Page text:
Facebook: Friend, Foe or Farce?

Have Facebook and Twitter changed the definition of friendship? And have they altered the way we view and approach friendship?

A quick look at some of your Facebook friends’ friend lists will reveal that some have literally hundreds of ‘friends’. How many of these would have been termed friends before the advent of social media? Before the likes of Facebook a friend would have been someone you met up with, if not frequently then on some kind of regular basis. Even the couple you met while on holiday in Gran Canaria would only be your friends if you maintained face to face contact with physical visits or repeat holidays. Unless you’d exchanged addresses and phone numbers the holiday friendship would disappear into the photograph album along with the memories.

Is it some kind of competition? As in, “I have five hundred friends and you have six, therefore I am infinitely more popular and a social butterfly whereas you are a sad, lonely individual”.

Is there a need for a new set of rules, an etiquette for social media sites? I’m wondering because besides the well documented episodes of Facebook bullying there is a boulder-strewn precipice of a path to negotiate where social media friendship is concerned.

What should you do if invited to become a friend by someone to whom you do not wish to expose your life? And what of those to whom you’ve extended ‘friend’ invitations and have received no response? I must confess here, reader that I have experienced both these occurrences during my few years of Facebook. Does the pleasure of ‘friend’ acceptance outweigh the pain of ignorance? It is worthwhile considering, here, the nature of the friendship-if the ignoring ‘friend’ is from a mere, fleeting holiday encounter it can be dismissed. If, however it is your childhood best buddy, the inseparable companion you grew up with, shared your innermost secrets with, laughed and cried with, it is understandable to feel a degree of rejection. But it is worth remembering that these names on the screen are not really real friendships; they are mere digital contacts.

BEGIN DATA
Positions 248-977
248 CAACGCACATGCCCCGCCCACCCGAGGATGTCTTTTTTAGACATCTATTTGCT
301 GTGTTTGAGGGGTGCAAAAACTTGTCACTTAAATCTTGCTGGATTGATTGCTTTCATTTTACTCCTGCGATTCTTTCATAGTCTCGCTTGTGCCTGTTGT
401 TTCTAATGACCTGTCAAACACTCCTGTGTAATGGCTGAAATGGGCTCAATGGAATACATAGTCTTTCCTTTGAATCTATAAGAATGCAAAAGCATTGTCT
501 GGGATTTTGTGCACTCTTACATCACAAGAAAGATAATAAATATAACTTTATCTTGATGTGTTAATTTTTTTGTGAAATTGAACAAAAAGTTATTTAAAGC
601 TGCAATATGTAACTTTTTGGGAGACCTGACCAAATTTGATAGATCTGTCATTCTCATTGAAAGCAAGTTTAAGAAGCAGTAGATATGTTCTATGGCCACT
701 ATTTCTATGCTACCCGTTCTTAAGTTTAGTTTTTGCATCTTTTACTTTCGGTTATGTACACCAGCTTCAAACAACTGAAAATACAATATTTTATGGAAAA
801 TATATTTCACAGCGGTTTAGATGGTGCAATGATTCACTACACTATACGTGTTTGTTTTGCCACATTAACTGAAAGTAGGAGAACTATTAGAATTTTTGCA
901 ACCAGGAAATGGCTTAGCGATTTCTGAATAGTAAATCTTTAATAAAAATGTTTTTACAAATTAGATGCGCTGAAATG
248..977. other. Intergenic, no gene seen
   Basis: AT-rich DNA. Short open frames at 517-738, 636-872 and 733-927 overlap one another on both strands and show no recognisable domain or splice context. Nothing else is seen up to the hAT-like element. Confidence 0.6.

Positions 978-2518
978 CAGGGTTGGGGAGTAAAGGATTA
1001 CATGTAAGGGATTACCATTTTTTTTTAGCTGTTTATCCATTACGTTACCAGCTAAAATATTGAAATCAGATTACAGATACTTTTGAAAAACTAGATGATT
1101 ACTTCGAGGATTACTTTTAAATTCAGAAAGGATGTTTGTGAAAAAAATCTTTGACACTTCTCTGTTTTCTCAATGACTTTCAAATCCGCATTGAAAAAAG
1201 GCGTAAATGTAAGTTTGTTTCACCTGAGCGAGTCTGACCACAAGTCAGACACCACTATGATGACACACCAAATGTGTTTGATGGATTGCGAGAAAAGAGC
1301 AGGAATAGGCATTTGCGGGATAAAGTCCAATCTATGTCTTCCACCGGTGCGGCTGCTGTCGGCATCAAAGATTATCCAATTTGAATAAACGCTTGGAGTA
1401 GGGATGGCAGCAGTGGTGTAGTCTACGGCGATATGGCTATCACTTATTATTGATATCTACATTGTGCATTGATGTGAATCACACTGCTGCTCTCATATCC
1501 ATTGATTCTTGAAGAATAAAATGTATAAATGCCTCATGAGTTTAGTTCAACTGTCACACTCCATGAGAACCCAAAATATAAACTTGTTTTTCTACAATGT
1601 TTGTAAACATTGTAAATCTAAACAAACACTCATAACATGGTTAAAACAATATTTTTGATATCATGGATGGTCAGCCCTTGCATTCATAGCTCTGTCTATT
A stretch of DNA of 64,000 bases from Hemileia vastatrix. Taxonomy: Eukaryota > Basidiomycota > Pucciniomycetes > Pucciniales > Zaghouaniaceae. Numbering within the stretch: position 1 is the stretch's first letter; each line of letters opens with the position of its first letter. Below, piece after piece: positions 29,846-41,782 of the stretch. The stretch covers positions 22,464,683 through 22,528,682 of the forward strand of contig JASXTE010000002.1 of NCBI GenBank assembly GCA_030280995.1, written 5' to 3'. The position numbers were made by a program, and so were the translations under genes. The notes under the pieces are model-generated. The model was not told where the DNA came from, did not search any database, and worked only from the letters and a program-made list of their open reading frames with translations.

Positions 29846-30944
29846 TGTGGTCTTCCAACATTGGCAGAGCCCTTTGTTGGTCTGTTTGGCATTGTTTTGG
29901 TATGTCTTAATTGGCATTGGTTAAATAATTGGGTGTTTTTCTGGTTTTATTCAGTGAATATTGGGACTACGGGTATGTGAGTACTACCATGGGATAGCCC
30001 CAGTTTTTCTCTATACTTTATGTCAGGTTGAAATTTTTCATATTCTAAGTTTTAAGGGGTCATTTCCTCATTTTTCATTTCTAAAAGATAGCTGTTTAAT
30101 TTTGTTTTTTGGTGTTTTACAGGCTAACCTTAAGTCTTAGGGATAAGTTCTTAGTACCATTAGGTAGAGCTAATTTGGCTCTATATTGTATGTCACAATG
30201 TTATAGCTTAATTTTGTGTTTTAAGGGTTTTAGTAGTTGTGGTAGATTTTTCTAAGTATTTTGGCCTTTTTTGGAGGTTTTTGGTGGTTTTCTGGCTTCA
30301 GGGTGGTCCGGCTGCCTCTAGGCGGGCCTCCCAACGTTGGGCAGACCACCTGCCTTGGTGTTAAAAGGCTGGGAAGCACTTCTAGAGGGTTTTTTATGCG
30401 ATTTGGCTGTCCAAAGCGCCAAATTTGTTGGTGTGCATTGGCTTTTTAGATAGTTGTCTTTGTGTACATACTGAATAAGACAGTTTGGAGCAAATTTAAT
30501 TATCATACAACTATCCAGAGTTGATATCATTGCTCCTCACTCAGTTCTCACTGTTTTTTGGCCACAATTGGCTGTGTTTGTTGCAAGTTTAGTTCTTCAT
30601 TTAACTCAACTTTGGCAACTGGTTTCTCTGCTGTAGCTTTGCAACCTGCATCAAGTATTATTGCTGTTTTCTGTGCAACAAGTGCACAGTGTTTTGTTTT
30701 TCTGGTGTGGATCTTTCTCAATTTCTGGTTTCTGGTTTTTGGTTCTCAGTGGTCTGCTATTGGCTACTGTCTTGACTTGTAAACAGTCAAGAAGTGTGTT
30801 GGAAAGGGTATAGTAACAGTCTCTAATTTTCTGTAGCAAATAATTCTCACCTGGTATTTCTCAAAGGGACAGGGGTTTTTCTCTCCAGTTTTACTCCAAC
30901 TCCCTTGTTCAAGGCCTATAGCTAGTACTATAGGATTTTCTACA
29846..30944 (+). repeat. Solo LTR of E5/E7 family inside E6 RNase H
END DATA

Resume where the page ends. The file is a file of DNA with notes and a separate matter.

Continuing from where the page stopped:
Among my own friends, old and new, a number do not participate at all in social media. Their reasons vary from ‘not knowing how to use it’ to ‘it’s boring’. There is an element of truth to the second complaint, in that we all have FB contacts who spew out the minutiae of their daily lives like effluent, although I point out to those who criticise that there are ways to avoid seeing tedious posts [eg turning them off or scrolling past them]. And unlike many, I do enjoy seeing photos of the places others visit-I may well want to visit those places myself.

So are social media sites overall a good thing? I’d say yes, providing you treat them as the shallow, cursory level of contact they are. But Facebook friends are not a substitute for real, talking, moving, laughing, gesticulating, sharing-experiences people.

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I’ve had a few-but then again-too few to mention-

                Regret is an interesting emotion. As you get older you might be forgiven for having accumulated a net full of regrets that you’ve trawled along behind you all your life. But then the net would get heavier and more onerous to haul in with time. Better to release the captive disappointments somehow and allow them to drift away.

                Of course some regrets are entirely trivial, and the wrong decision can be rectified in a short time. Ill-advised haircuts, that last glass of wine, holidays with family members, vitriolic emails-the repercussions of all of these do not last for long. Last week I regretted my lack of speed in capturing a pine marten crossing the road with a limp stoat dangling from his jaws! More serious decisions like career choices, partners, buying a home can be a source of regret for ever.

                Twenty years ago I made a momentous [for me], life changing decision that had a profound and lasting effect. At the time someone very close warned me I would regret this decision the whole of my life, and yet I have always considered this one choice to be the very best decision I ever made. Sometimes you just have to take a leap into the unknown, take a gamble-and then accept the consequences, whatever.

                Amongst the circulating emails and Facebook spam that floods on to our screens there is often a set of images of historic products-items you might have used as a child. There is a fleeting, misty nostalgia to these pictures, prompting you to say, ‘Whatever happened to ‘Spangles’, or ‘Do you remember ‘Loxene’ shampoo?’-but we don’t seriously want to turn back the clock. ‘Loxene’ shampoo was little better than washing up liquid, and if ‘Spangles’ still tasted good they’d still be on sale-as Mars bars are today.